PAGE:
Escape Velocity and the Motion of Two Massive Bodies

In summary, the escape velocity equation, V_e = (2GM1/r)**.5, assumes that the escaping body is less massive than the body it is escaping from. When dealing with two more comparable masses, the general formula V_e= sqrt(2G(m1+m2)/r) should be used. Additionally, the Kepler method, which assumes one body to be of negligible mass, may not accurately calculate escape velocity in this scenario.
  • #1
Conor Smith
2
0
Hey there,

If body 1, mass M1 has escape velocity V_e1 = (2GM1/r)**.5 but M2 is more massive than M1 is this relation still valid? In this case, the subordinate body really isn't the subordinate body so does this still hold? And r (distance b/t the two) changes not only due to the motion of M2 but the motion of M1 being dragged by M2 and I'm not sure this equation accounts for that change.

I guess my question is whether or not escape velocity accounts for the acceleration of the body being escaped from?

If it makes any difference, this question arose as I'm programming a simulation which when using Cowell's method (which accounts for the acceleration of both masses) yields an escape velocity much higher than when using Kepler's (which yields the accepted escape velocity, but the Kepler method also assumes one body to be of negligible mass, namely that the body at the center doesn't move).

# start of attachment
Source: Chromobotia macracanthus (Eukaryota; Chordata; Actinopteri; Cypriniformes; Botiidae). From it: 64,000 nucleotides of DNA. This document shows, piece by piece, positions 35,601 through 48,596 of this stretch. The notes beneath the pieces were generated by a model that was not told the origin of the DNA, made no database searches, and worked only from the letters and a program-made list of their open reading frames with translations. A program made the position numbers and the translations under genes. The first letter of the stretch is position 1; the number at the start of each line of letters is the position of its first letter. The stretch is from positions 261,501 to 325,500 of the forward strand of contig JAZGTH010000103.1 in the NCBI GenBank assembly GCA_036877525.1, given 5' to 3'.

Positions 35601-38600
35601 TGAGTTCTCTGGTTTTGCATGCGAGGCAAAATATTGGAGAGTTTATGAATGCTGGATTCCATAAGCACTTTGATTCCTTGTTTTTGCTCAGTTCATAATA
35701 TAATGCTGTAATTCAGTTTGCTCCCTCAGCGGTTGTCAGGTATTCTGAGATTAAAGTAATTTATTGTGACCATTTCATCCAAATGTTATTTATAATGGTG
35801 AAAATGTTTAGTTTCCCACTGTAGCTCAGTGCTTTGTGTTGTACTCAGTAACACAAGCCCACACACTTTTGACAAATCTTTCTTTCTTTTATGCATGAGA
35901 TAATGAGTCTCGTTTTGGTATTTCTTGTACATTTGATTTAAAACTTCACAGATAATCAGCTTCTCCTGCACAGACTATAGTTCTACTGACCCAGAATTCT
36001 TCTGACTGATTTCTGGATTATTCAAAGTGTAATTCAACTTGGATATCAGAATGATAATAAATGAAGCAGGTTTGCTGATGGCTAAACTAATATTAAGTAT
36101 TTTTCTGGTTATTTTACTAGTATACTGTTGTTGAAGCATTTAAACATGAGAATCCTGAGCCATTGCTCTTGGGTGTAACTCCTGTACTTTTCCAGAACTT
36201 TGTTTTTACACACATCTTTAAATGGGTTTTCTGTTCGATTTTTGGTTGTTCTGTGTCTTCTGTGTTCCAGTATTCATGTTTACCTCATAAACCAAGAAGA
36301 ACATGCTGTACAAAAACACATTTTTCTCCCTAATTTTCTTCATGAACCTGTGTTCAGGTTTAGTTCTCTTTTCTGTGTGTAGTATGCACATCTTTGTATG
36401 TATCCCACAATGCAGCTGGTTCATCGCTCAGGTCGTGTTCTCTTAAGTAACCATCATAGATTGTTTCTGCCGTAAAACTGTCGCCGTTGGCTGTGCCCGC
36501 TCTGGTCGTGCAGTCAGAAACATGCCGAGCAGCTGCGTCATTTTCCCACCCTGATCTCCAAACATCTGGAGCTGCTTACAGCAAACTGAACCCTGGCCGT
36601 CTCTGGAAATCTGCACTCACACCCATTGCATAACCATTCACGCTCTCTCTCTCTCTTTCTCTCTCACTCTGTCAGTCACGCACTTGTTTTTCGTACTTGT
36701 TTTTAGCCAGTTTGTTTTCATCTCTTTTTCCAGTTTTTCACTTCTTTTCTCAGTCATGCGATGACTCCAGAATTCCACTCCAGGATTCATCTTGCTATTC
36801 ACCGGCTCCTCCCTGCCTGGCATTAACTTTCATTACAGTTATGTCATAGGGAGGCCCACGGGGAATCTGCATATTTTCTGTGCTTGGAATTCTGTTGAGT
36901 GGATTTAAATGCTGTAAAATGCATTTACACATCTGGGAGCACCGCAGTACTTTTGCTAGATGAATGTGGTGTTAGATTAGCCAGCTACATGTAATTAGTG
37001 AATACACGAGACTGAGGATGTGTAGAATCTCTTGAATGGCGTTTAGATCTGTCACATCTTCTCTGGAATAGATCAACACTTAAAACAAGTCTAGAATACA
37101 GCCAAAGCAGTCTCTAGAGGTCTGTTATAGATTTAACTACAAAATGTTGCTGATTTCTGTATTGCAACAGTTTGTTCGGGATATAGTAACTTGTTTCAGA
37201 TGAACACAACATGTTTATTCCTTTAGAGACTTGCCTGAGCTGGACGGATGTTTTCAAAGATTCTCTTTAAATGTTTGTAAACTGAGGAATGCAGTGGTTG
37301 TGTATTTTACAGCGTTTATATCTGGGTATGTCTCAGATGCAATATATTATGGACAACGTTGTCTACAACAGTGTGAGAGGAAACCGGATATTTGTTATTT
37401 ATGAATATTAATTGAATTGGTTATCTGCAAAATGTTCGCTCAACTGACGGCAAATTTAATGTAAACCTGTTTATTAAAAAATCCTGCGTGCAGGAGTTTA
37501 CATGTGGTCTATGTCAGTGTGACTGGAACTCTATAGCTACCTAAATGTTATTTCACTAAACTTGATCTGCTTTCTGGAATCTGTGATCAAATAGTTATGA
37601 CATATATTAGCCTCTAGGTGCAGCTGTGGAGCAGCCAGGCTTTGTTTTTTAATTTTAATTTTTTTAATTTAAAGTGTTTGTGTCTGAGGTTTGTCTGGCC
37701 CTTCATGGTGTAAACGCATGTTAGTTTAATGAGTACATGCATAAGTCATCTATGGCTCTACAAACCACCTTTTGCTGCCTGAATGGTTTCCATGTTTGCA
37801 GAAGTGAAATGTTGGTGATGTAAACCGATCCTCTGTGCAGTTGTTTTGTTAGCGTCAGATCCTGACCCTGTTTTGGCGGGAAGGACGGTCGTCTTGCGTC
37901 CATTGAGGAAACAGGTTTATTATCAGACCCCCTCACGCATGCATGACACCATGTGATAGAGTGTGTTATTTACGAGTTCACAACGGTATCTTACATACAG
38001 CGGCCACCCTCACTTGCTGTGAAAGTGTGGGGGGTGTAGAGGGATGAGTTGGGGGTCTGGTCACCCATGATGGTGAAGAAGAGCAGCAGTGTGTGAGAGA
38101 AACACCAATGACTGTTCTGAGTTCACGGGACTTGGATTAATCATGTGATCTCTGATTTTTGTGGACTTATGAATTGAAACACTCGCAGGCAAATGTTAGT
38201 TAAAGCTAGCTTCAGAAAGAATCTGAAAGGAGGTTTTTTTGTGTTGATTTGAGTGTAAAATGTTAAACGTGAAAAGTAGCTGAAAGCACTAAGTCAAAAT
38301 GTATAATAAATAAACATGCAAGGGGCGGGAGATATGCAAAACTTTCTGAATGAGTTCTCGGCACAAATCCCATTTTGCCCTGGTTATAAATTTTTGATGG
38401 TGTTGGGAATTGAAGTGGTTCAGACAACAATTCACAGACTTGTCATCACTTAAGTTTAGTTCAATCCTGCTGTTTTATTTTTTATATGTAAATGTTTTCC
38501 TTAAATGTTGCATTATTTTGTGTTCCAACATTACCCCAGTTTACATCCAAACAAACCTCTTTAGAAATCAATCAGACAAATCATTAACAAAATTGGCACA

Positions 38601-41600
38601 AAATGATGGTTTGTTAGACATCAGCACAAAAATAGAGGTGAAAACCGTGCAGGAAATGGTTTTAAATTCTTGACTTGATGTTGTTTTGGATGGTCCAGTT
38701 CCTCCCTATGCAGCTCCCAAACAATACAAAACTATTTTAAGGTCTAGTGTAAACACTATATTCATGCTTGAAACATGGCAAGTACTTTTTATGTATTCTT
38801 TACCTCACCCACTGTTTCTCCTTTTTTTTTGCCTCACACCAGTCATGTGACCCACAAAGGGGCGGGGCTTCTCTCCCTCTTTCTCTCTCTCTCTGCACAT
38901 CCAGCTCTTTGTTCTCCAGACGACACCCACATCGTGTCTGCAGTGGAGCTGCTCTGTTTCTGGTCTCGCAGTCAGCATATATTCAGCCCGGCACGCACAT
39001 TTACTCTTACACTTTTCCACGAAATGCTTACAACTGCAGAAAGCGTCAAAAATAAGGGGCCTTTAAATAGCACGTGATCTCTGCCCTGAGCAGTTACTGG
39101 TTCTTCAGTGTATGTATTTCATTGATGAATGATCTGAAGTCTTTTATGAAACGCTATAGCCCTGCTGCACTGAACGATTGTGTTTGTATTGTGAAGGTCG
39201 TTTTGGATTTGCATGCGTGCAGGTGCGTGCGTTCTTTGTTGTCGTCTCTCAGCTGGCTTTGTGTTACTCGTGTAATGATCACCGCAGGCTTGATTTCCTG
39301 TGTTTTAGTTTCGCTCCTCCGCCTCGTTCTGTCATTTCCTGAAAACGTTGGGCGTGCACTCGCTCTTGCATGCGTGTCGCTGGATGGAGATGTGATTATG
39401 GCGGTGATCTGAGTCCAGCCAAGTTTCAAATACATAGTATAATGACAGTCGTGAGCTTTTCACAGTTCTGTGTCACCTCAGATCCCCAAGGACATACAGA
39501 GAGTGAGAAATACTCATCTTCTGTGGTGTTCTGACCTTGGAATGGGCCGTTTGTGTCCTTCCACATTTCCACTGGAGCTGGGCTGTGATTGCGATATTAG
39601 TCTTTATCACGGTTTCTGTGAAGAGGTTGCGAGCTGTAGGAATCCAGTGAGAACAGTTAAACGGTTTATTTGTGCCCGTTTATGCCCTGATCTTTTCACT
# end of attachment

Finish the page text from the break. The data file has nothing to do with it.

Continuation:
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  • #2
Conor Smith said:
Hey there,

If body 1, mass M1 has escape velocity V_e1 = (2GM1/r)**.5 but M2 is more massive than M1 is this relation still valid? In this case, the subordinate body really isn't the subordinate body so does this still hold? And r (distance b/t the two) changes not only due to the motion of M2 but the motion of M1 being dragged by M2 and I'm not sure this equation accounts for that change.

I guess my question is whether or not escape velocity accounts for the acceleration of the body being escaped from?

If it makes any difference, this question arose as I'm programming a simulation which when using Cowell's method (which accounts for the acceleration of both masses) yields an escape velocity much higher than when using Kepler's (which yields the accepted escape velocity, but the Kepler method also assumes one body to be of negligible mass, namely that the body at the center doesn't move).
Yes, you're right. Kepler's method assumes that the body escaping is far less massive than the body it escapes. So, it appears you've answered your own question. Kepler's method is inappropriate because it assumes the lesser mass is the escaping mass. This is clearly stated in the assumptions of Kepler's laws. We don't say the Earth orbits the moon but we say the moon orbits the earth, and the Earth orbits the sun. So the velocity needed for the sun to escape the Earth gravitation is definitely not equal to the above formula. wherever the sun goes, the Earth follows.
 
  • #3
Conor Smith said:
Hey there,

If body 1, mass M1 has escape velocity V_e1 = (2GM1/r)**.5 but M2 is more massive than M1 is this relation still valid? In this case, the subordinate body really isn't the subordinate body so does this still hold? And r (distance b/t the two) changes not only due to the motion of M2 but the motion of M1 being dragged by M2 and I'm not sure this equation accounts for that change.